“It will facilitate post-Covid-19 literacy (reading and writing) for 10 million school children by furnishing 200,000 classrooms with SeatPacks by 2030,” he says.

In addition, it ensures conserving tree cover in the long term (by replacing wood-based furniture with portable, light-weight bamboo seats attached to the school bags).


One of the biggest challenges cited is the number of SeatPacks needed by schools.

“Although this is our greatest opportunity to date, we have an overwhelming number of children that require the SeatPack. We are currently tasked with understanding the positive effects of mobile classroom furniture and scaling those positive effects as quickly as we can across the continent,” he says.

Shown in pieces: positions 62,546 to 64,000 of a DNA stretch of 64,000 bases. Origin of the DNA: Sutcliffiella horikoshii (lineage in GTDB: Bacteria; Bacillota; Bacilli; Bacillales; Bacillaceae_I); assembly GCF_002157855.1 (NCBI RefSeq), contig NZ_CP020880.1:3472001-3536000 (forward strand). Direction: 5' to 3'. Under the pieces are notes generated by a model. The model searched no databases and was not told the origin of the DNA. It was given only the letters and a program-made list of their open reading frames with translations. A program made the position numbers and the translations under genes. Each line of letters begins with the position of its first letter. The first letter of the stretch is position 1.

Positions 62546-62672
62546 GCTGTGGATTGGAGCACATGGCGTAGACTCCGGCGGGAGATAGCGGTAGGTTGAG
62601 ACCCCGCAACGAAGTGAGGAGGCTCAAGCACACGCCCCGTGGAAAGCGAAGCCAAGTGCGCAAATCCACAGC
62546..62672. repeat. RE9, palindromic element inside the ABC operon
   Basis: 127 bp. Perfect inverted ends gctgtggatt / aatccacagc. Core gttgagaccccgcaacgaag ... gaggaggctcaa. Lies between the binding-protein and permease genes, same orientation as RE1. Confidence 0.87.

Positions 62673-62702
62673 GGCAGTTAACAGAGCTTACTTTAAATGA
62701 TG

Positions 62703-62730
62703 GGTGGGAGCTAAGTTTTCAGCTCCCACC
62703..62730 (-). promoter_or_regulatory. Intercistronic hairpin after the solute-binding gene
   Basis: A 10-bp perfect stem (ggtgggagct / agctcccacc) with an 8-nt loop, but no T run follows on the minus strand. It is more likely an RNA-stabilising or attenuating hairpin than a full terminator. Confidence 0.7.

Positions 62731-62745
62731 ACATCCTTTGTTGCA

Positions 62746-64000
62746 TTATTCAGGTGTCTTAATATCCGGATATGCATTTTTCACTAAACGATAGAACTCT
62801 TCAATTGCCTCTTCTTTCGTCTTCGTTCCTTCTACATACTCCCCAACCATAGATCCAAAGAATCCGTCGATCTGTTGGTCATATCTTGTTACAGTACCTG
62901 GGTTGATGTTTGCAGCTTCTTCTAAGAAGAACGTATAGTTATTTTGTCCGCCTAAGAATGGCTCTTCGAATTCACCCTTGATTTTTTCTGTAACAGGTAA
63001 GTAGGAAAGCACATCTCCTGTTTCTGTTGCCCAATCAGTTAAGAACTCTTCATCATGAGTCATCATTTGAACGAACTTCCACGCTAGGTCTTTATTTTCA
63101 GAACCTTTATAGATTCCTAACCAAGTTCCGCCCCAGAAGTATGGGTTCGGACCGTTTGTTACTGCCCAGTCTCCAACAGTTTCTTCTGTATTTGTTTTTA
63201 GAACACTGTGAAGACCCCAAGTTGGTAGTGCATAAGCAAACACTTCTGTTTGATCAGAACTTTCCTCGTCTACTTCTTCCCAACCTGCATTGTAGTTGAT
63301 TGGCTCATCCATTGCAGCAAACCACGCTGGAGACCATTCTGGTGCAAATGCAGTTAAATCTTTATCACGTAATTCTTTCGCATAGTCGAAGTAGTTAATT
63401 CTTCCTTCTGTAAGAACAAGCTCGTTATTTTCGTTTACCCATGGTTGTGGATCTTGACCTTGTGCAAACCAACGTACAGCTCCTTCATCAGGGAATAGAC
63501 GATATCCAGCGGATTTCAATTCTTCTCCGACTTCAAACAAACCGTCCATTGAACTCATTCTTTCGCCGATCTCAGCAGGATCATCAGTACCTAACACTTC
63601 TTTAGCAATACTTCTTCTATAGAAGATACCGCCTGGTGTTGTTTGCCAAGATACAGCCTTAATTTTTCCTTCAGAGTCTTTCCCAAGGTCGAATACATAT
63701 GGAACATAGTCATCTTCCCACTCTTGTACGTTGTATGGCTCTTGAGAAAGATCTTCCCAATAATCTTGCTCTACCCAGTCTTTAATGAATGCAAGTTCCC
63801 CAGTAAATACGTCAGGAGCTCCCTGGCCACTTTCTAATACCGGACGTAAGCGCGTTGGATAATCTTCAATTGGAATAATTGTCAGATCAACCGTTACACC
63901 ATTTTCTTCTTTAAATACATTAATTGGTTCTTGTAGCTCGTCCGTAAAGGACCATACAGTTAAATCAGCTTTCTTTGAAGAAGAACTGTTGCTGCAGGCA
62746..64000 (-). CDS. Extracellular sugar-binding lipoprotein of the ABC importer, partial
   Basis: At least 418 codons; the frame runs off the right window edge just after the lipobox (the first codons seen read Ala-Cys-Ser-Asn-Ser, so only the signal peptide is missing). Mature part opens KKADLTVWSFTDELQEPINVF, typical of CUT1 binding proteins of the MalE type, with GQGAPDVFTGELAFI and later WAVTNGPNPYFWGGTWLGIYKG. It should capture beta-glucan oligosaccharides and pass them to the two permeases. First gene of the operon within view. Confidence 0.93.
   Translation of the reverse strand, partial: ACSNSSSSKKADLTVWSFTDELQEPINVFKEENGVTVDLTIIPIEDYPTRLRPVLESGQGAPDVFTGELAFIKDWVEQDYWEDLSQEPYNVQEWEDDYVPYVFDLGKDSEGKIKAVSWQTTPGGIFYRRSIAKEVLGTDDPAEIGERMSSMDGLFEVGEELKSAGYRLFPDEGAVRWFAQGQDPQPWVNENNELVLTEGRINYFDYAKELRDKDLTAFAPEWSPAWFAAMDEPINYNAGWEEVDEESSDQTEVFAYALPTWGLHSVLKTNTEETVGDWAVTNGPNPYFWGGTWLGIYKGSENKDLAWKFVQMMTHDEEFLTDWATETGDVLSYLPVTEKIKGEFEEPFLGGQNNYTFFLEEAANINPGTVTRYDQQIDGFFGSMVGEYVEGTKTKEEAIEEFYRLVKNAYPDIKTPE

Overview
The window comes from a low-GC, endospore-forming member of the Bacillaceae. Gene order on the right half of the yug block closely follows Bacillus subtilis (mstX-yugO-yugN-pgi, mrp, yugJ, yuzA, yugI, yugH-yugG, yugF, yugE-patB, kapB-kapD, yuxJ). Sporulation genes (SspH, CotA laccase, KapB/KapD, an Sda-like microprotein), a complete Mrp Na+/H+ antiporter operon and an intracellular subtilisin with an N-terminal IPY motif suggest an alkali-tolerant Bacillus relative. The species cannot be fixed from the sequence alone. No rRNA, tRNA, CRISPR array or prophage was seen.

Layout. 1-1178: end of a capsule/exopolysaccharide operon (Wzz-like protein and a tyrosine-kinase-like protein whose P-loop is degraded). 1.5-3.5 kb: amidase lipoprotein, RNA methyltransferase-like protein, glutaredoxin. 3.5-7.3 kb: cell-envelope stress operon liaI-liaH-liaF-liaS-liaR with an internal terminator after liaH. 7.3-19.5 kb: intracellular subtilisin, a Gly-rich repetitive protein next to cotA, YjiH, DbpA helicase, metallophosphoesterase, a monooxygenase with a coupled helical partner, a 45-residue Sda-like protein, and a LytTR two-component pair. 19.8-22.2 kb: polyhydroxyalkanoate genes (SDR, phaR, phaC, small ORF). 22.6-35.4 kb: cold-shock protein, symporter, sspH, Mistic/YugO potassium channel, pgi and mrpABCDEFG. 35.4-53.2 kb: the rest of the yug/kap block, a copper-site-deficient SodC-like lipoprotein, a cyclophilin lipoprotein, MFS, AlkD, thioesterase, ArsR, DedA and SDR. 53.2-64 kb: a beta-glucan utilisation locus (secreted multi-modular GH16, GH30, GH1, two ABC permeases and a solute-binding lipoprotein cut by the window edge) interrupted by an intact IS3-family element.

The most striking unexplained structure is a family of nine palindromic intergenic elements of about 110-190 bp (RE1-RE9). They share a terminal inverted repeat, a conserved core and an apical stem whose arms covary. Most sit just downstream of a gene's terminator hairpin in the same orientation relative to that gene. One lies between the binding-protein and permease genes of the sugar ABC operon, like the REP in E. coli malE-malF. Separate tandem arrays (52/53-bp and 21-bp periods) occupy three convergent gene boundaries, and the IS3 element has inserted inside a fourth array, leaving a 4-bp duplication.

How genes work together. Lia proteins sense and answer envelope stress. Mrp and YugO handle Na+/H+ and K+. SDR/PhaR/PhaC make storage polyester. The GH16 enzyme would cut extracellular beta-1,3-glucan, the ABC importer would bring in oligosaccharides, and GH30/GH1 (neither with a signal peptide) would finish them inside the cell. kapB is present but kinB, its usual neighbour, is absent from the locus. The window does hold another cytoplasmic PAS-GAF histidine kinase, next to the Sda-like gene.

To achieve this, they shall need active support from partnerships with local and foreign entities that believe in proper education for all children.

Future plans

SeatPack emerged one of the four innovators who won during the UNICEF Uganda Innovation Fund Challenge that seeks to address challenges focusing on early childhood survival and development; improving access to basic education and adolescent development for girls and boys aged 13 – 19 and ensure that children are free from all forms of violence, abuse, neglect and exploitation.

With each winner receiving Shs77 million, Mugagga’s plans to subsidise 1,000 SeatPacks for school children in rural Uganda within six months, and study these effects to inform our 10,000 school children furnished with SeatPack - target by March 2022.